Tuesday, 23 March 2021

Movie Review: Elysium (2013)

A science fiction allegory of the global immigration crisis, Elysium offers an initially compelling vision but quickly unravels.

In the year 2154, Earth is in a decrepit and diseased state. The wealthy have fled to the Elysium space station where they enjoy a life of luxury with advanced health services. In Los Angeles, Max (Matt Damon) is an ex-convict trying to go straight and working at the Armadyne factory constructing security robots. On Elysium, power-hungry Defence Secretary Jessica Delacourt (Jodie Foster) colludes with Armadyne CEO John Carlyle (William Fichtner) to reprogram the space station's software and install her as President.

A workplace accident results in Max needing immediate advanced medical care available only on Elysium. He partners with human smuggler Spider (Wagner Moura) in a plot to kidnap Carlyle and use his knowledge as leverage to gain access to the space station. But Jessica activates Earth-based undercover agent Kruger (Sharlto Copley) to disrupt the plan. Max is soon on the run and in possession of information vital for the future of humanity.

Writer and director Neill Blomkamp does not try to camouflage his metaphorical references. Elysium is a straightforward extrapolation of current-day population movement tensions, with the disadvantaged willing to undergo hazardous journeys for the promise of better opportunities, and human smugglers happy to prey on the weak. The wealthy are mostly white and living in flawlessly idyllic homes, while the scrappy earthlings are predominantly brown and occupying shantytowns. Fashions and haircuts will apparently barely evolve in 150 years.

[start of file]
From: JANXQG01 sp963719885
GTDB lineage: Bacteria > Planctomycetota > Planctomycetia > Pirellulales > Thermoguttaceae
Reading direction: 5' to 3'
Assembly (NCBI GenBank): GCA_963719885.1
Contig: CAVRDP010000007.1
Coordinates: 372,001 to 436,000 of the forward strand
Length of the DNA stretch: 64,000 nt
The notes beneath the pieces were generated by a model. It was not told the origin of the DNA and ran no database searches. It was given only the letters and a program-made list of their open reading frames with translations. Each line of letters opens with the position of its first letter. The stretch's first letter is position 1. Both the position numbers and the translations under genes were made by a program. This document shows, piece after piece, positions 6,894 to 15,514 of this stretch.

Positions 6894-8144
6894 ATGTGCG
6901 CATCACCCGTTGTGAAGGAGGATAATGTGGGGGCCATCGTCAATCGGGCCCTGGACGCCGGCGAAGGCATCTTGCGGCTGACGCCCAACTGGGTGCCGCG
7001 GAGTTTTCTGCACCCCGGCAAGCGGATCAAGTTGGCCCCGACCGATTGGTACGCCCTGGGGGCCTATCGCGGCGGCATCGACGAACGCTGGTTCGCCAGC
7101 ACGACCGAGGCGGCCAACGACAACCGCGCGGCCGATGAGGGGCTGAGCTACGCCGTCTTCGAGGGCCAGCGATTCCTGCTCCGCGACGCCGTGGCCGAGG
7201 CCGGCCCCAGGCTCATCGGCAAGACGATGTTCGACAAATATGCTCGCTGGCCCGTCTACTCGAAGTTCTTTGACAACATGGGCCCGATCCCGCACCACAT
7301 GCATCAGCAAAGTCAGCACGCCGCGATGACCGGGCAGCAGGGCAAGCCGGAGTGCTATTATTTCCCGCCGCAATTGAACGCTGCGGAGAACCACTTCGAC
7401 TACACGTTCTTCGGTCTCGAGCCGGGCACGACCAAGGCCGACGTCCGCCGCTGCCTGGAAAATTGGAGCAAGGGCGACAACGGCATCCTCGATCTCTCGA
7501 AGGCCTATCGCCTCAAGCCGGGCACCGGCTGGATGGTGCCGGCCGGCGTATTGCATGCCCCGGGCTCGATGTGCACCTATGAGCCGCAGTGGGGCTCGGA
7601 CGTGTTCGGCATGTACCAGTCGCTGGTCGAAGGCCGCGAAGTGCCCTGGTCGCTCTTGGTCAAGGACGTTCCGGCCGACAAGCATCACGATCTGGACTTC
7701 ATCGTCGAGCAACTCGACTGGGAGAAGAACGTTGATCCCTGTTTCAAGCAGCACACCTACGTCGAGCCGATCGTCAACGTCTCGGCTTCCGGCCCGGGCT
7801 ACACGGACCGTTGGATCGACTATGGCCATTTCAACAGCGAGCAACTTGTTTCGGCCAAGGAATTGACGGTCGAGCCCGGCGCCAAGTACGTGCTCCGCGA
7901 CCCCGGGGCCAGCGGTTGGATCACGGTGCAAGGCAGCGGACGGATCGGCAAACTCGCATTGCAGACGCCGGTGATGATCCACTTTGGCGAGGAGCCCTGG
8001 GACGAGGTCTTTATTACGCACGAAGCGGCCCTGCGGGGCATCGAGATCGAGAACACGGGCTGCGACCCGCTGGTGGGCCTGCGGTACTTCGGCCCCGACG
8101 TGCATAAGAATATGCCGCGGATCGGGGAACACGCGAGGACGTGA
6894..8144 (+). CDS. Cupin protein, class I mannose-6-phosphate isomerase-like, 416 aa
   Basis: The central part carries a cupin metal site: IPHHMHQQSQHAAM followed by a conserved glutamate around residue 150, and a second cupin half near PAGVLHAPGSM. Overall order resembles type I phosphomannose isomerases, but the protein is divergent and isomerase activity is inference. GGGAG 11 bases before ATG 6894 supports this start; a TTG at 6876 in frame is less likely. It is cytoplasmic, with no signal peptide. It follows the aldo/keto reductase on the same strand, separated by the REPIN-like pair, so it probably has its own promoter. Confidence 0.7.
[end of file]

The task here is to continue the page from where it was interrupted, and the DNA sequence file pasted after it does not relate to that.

But despite good intentions, a willing Matt Damon and some slick visuals, Elysium (in Greek mythology, a paradise-like home of the blessed after death) is quickly perforated by too many self-defeating weaknesses. Jessica's coup d'├ętat plot is hastily conceived and barely explained, Jodie Foster's robotic performance registering a career low. The main MacGuffin is world-altering software completed by one man in a matter of minutes then subjected to the complication of brain implantation instead of simple transmittal or uploading.

Blomkamp's short-cuts and internal inconsistencies are frequently exposed. Human smuggler Spider is somehow able to decipher massive amounts of arcane code without even looking at the screens displaying gibberish. Some illegal spaceships are allowed to land at Elysium while others are unceremoniously blown out of the sky. And somewhere along the line, a political power grab becomes a potential pathway to citizenship and medicare for one and all.

In a plastic attempt at a backstory, Max is provided with a friend-from-childhood Frey (Alice Braga) and her sick child, who both mostly exist to get in the way. With the more interesting and powerful villains exiting early, Max is left to tangle with Kruger and his henchmen to save humanity. He need not have bothered: this paradise is lost.



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